Living the Truth in Love: WWMD - What Would Mary Do

As always, the First Sunday of May was a great one in our Diocese as we gathered at Emmanuel Church in Delray Beach for the Annual Marian Festival. The afternoon brought a tremendous amount of rain which prevented us from gathering outside at the beautiful Rosary Walk. However, the weather did not prevent the faithful of our Diocese from coming to the event and literally packing the church of Emmanuel to honor Our Lady and to consecrate our Diocese to her Immaculate Heart. Many also brought with them the different statues representing the various titles of Our Lady representing different cultural backgrounds and placing these beautiful representations within the church. It truly was a faith filled, joyous and awesome experience under the mantle of Mary.


Pope Francis has shown a great deal of personal devotion to Mary in his life and papacy. He speaks constantly of her and is often seen in prayers of devotion to her. He has spoken much of her during this month of May. On one occasion, he expressed that we must “enter into the school of Mary, to learn to know Jesus, to live with Jesus and in Jesus, present in each one of us and amidst us." In this context he suggested that we should practice the exercise of thinking "What would Mary do?" This is a novel question since many of us are familiar with the popular question of the 1990s, "What would Jesus do?" The question was popularly summarized and even worn on wristbands as "WWJD." It seems the Pope has given us another formula, "WWMD."


"What would Mary do" is a very fitting question for us as followers of Christ. It is so because Mary would do in her life exactly what Jesus would do in His. She is a model for us of what it means to be a follower of Christ in the most perfect manner. Pope Francis suggested we think of this question when facing challenging situations in our lives "because she was a woman of fidelity, creativity, courage, parrhesia, patience and of putting up with things.” He referred to the scene of the Wedding at Cana in the Gospel of St. John where Mary instructed the people serving at the feast to do whatever Jesus told them when the newly married couple ran out of wine for their guests.  


In this Gospel context, I could not help but think that it was Jesus who did exactly what Mary would do. We recall that when Mary approached Jesus to assist the couple in what was not the most extraordinary situation, Jesus indicated to Mary that this matter really did not concern Him. However, Mary seems to ignore the words of her Son and told the waiters to "Do whatever he tells you” (Jn 2:5). Jesus did exactly that and changed water into wine, performing His first miracle, and assisting the couple at their wedding. Jesus gave a perfect example of doing what Mary would do even when His original intent seems otherwise.


The role of Mary, after that of Jesus, is primary in the Church. This is so because the Lord intended it this way. She is the perfect disciple always putting His will before hers and always trusting that God would take care of everything. Mary faced all that we face in our lives including the joys, the routines and the sufferings, but always with the faith that the Lord was with her. She indeed gives us a supreme example of faith, hope, and love which leads to a quiet joy that cannot be disrupted. It is for this reason that Jesus gave her to us as our Mother as He died upon the Cross and handed the Church to her in the person of the apostle, St. John. Mary is the Mother of the Lord and our Mother as the Mother of the Church.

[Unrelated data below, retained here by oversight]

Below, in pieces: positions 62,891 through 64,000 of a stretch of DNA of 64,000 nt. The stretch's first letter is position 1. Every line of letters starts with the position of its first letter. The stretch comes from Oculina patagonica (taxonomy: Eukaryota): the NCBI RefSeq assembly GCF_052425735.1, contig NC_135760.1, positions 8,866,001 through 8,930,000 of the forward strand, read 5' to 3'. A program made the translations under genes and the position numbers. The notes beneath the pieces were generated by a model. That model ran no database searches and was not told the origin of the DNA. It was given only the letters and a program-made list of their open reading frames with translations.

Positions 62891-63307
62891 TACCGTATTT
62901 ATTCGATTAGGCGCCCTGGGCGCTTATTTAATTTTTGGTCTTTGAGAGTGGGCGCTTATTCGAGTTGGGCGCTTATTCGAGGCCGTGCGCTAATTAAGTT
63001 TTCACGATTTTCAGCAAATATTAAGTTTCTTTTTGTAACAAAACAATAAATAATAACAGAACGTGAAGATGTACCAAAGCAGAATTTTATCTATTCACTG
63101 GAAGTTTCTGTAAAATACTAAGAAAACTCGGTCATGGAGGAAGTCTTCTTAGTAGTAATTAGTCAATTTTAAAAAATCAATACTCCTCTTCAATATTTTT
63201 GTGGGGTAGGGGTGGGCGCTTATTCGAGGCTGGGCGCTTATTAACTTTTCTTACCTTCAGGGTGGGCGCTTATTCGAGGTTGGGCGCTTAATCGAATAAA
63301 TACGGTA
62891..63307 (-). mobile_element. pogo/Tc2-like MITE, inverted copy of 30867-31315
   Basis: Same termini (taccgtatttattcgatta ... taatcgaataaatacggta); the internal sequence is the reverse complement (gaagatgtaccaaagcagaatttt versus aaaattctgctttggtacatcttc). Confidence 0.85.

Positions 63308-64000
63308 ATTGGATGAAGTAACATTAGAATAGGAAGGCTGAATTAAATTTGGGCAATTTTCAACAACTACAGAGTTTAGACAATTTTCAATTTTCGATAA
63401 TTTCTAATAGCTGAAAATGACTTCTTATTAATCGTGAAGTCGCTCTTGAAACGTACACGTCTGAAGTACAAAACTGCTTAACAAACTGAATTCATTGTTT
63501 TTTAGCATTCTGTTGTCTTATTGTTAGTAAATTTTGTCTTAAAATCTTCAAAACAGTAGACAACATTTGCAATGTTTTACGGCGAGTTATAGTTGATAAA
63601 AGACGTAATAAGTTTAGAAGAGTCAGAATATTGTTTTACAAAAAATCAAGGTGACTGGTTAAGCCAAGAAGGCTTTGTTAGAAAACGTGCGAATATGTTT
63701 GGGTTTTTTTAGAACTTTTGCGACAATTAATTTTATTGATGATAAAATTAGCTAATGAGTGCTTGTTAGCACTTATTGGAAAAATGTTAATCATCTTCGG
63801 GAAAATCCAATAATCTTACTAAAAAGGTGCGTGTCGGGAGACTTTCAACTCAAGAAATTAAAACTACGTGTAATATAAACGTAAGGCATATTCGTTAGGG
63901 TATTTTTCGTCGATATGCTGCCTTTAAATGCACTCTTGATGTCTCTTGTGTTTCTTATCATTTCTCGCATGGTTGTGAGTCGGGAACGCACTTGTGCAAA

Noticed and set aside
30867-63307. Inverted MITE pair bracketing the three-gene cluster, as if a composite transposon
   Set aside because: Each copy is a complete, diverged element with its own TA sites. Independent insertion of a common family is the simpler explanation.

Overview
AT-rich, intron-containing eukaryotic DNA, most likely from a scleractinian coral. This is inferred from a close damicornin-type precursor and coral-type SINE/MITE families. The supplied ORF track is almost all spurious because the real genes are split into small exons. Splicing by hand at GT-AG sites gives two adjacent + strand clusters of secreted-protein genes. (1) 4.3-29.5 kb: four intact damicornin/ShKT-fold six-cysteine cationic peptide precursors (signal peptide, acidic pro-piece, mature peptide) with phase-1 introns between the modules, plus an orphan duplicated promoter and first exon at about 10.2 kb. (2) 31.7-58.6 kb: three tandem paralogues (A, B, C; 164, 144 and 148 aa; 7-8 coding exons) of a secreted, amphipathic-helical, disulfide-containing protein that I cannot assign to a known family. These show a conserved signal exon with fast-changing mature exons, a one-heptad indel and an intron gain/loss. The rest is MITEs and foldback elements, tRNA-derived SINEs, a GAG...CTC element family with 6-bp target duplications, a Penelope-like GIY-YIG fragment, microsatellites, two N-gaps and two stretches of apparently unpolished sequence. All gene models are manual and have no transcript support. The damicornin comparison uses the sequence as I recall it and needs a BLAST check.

Pope Francis has also given us a new celebration in honor of Mary which is the Memorial of Mary, Mother of the Church. This new Marian Memorial was celebrated for the first time this year just recently on the Monday after Pentecost. The Pope has fixed that particular day to be celebrated every year in honor of Mary. It was Blessed Pope Paul VI who officially bestowed upon Mary the title of "Mother of the Church" at the closing of the Second Vatican Council. The title goes back to the fourth century inspired by St. Ambrose.


St. John Paul II had tremendous devotion to Mary. The letter “M” was a center of his coat of arms and his motto was Totus TuusTotally Yours – referring of his relationship to our Blessed Mother. It was during the month of May on the Feast of Our Lady of Fatima that an assassination attempt occurred on his life. He attributed his so narrow escape from death and return to health as the result of Mary's intercession. The title of Mary as Mother of the Church was further highlighted when St. John Paul II had a mosaic commissioned for the outside wall of his apartment called Mother of the Church in gratitude for his recovery. Certainly, St. John Paul II is another example of a man who lived his faith in accordance with Pope Francis' suggested practice of doing what Mary would do. As St. John Paul II expressed in his encyclical on Mary, "In her new motherhood in the spirit, Mary embraces each and every one in the Church, and embraces each and every one through the Church. In this sense, Mary, Mother of the Church, is also the Church's model."


The Marian Festival at the beginning of May at Emmanuel Church concluded with the celebration of Benediction. As all of the faith filled people present offered their prayers, honor and devotion to Mary, they did exactly what she would do. They turned to her Son present in the Blessed Sacrament and joined as the Church in adoration of Him. Mary leads us to her Son and in doing this embraces us in her faith which always brings joy. As we look to our Mother, Mary, Mother of the Church, during this month of May we know that what she would do is exactly what her Son would do and as He asks all of us to do. Pope Francis has given us a good suggested reflection – WWMD – What would Mary do?


Most Reverend Gerald M. Barbarito

May 25, 2018